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America was highly attuned to the U.S. political backdrop last week as Donald J. Trump was sworn in as the nation’s 45th president. Investors are betting that President Trump will deliver on some of his pro-growth policies.  He is focused on several things, taxes being at the top of that list.  Still, financial markets were rattled (only slightly) by his comments that some parts of the tax plan are “too complicated” and the U.S. dollar is “too strong.”  Nevertheless, 8 of the 11 sectors in the S&P 500 Index traded higher last week.

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Heading into the holiday weekend, stocks rose slightly on Friday amid low volume, the Dow managed its seventh consecutive weekly gain. Only three days of trading remain in 2016 and investors are optimistic for a solid finish without sizeable deterioration.  In recent weeks, however, the market has moved into what we call a bullish pennant formation. This setup usually resolves in prices moving higher but our medium-term indicators are overbought and seem to be flashing a sign of caution.  A pause or pullback should not be ruled out at this point.  Perhaps the most asked question is what is driving this market?

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Last week was another display of improving Investor sentiment which helped equity markets rally sharply. The S&P 500 Index surged on promises for better economic growth, tax reform and potential fiscal stimulus in 2017.  Sectors have rapidly rotated throughout 2016 and post-election has been no different.  In the last trading week, small caps and financials continue to lead the way.

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Stocks had one of their best performances in years, with increases of 5.4% for the Dow, and 3.8% for both the Nasdaq and S&P 500, following the election of Donald Trump as U.S. President. Widespread pre-election forecasts from investment banks were nearly universal for sizeable losses following a Trump victory; built on the premise that tariffs and scrapped trade deals would hurt the U.S. economy. While futures sold off hard during the election and into the early hours of the following day, losses were quickly erased. Pundits from everywhere were puzzled by the outcome and the so-called “Trump Trade”. Nevertheless, the surprise Republican sweep as well as toned-down rhetoric on the part of both candidates, appeared to be behind the market’s bullish tone. Perhaps the largest disappointment among investors is the unevenness of sector participation.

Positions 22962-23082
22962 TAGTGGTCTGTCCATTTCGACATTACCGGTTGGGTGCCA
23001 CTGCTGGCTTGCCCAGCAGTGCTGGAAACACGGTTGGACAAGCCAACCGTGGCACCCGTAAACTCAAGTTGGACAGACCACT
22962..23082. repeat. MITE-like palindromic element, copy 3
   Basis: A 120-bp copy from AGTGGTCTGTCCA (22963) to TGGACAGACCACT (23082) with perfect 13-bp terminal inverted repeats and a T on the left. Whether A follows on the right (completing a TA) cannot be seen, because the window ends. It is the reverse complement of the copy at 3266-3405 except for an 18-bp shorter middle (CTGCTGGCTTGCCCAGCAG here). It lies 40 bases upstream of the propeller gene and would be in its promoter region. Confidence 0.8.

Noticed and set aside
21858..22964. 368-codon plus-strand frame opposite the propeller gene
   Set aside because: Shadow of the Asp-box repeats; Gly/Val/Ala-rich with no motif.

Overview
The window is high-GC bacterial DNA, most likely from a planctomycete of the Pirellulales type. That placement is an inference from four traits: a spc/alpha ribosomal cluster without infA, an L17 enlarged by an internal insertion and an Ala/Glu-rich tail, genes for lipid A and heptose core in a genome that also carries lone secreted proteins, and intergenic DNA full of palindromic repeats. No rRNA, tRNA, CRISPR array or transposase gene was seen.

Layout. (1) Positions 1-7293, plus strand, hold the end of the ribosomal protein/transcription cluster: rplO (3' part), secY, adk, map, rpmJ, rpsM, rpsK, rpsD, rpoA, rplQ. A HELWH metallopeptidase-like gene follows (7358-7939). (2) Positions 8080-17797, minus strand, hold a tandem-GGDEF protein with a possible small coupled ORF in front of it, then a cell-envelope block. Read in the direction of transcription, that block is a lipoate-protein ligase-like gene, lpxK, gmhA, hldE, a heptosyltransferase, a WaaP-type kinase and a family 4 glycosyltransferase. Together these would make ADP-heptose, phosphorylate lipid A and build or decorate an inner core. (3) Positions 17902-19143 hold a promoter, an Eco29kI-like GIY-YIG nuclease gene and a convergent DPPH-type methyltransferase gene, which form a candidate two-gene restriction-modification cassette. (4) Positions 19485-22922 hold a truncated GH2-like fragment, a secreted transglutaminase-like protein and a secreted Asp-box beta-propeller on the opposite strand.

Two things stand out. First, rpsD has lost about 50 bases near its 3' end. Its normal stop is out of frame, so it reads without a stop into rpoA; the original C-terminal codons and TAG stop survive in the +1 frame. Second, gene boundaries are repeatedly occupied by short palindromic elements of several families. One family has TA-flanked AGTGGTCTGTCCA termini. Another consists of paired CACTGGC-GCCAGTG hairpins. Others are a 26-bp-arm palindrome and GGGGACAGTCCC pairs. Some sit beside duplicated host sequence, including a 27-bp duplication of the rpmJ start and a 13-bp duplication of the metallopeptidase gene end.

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Election 2016 is in the rear-view mirror and, unexpectedly, Donald Trump was successful in his bid for the White House. This election was unique in many ways; unusually consequential in that it challenged the Washington status quo.  Additionally, it seems that America is trying to say something about the condition of our balance sheet.  In many ways, we should not be surprised by the outcome of this election.  In her concession speech, Hillary Clinton said “Last night I congratulated Donald Trump and offered to work with him on behalf of our country. We owe him an open mind and the chance to lead. Our constitutional democracy enshrines the peaceful transfer of power, and we don’t just respect that, we cherish it.”

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Low Rates Likely to Persist

A surge in global bond yields is contributing to the rotation into riskier assets. As little as a week ago, however, bond investors and traders were once again dealing with volatility across the maturity spectrum.  Yields plummeted in the wake of Brexit and the fall continued through last week.  Generally, when yields fall (bond prices rise), it is a sign of risk aversion as investors pile into the safety of government backed securities.  This time around, stock prices rallied simultaneous with bonds.  This is an interesting divergence and one that warrants our full attention.  Additionally, spillover investing from other countries is part of the low yield continuation.